Seniors Gear Up for Prom, Downplay Pressure


(Saturday, April 21, 2007 7:36 AM EDT)

Prom season is fast approaching, and seniors look to resources like magazines to help them pick dresses, corsages, tuxes and limos.

But how do they make one of most important decisions of all: With whom I they go?

Amy Best, an associate professor of sociology at George Mason University and author of “Prom Night: Youth, School and Popular Culture,” said she believes students generally choose their dates in three distinct ways:

* Students already in a relationship usually choose to go with their significant other.

* Unattached students often pick a date with the hope that romance will materialize.

* And some students specifically choose a friend, so romance is not on the agenda, she said.

Through her research at four schools in the Northeast, Best found that most students attached the idea of romance to the prom, and that most of them want some kind of date.

“The dominant narrative of prom is romance,” she said in a recent interview. “To do prom well, for a lot of kids, they want to be treated in a romantic fashion with a corsage or flower, or having their date give his jacket if they're cold.”

Best said that many students choose to go as a group, but that the groups are generally made up of individual couples, who might want to share a limo.

The students at Washington-Lee High School that the Sun Gazette surveyed do not appear to have direct pressure on them to bring a date to prom, but most seem to want the classic prom experience.

“I'll probably go with a date just because it's prom,” said senior Tyler Million, who plans to bring a date. “There isn't really pressure [to go with a date], but it's tradition to go with someone.”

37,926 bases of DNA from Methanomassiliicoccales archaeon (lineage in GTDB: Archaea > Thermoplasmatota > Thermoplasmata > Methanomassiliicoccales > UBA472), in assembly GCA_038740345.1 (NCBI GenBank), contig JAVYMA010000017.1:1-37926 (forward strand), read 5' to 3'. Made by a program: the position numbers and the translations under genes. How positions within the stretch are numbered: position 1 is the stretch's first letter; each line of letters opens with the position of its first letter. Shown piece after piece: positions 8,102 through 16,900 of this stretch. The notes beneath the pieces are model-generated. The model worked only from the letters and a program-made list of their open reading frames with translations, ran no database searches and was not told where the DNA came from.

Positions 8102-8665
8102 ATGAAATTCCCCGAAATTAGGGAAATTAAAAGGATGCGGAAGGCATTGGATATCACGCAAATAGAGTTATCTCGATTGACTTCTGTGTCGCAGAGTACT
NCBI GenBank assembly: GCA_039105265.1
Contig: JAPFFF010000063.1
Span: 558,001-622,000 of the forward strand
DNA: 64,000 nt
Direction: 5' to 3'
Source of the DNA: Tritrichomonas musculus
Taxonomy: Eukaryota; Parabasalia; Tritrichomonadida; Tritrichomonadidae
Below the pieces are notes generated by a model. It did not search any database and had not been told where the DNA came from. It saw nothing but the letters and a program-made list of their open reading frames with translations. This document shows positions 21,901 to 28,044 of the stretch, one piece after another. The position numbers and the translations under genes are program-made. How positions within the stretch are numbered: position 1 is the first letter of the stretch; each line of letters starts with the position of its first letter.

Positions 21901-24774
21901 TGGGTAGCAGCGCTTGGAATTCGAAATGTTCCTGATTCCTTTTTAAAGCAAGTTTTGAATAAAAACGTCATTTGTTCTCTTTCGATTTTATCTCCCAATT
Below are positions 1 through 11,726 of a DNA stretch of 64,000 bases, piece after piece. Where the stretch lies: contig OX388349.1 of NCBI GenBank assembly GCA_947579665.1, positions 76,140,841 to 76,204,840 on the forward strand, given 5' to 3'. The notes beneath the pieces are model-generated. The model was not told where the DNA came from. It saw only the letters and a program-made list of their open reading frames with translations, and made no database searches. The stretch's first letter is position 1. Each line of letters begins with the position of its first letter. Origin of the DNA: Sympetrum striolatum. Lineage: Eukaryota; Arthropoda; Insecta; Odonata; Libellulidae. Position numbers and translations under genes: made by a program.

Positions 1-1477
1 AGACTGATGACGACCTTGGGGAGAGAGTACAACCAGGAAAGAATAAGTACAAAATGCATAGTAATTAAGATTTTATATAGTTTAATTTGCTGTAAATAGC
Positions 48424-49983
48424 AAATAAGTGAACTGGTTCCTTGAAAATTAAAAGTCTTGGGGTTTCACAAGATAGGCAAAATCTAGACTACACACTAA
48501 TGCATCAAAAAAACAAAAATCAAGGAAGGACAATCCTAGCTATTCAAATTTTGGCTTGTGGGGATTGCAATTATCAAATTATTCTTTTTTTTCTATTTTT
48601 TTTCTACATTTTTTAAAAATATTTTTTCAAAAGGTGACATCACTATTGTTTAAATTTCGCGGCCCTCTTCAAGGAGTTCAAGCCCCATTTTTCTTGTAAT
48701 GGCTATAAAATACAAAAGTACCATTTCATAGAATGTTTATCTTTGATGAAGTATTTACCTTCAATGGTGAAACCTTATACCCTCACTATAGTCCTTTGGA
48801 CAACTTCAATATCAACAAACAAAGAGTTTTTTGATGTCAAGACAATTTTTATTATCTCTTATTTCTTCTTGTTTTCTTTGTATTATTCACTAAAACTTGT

The pressure to have sex on prom night also does not seem too high.

“There's no pressure,” said senior Kelly DiFilippo. “It's not about ‘doing it' on prom night.”

“I think with a lot of guys, they say ‘you have to do it,' but there's no real pressure,” said senior Erlan Guzman.

Sometimes, whether students go with a date, a friend or a group isn't completely in their hands, because of deals they've made with their classmates.

“It depends on my friend,” said Washington-Lee senior Katlyn Allmon. “If she doesn't have a date, then we'll go with a group, but if she does, then I have to ask someone.”

On the whole, date or no date, it seems that most seniors attend their prom mainly to relish last moments of their high school years with friends and teachers.

“What I've noticed as a trend is if students don't have a date, they'll go with friends. Some even come stag and meet up with people,” said Washington-Lee senior-class sponsor and English teacher Rosa Reyes. “They come to have fun and to enjoy one of their last times together.”

“It's icing on the four-year cake of high school,” Million said. “It's a night to have fun with friends.”

Based on the schools Best researched, she estimated that between 70 and 80 percent of students attend their senior prom, and those who don't have varied reasons for not going.

“There are definitely a lot of students who felt like they couldn't go because they didn't have a date,” Best said. “But some don't go because prom is too expensive and some think it's a lame adult event and resist it.”

Other reasons for not attending include having other obligations like the SAT or a sports game the next morning, having a boyfriend or girlfriend who is in college and being resistant to the commercialism of the event, she said.

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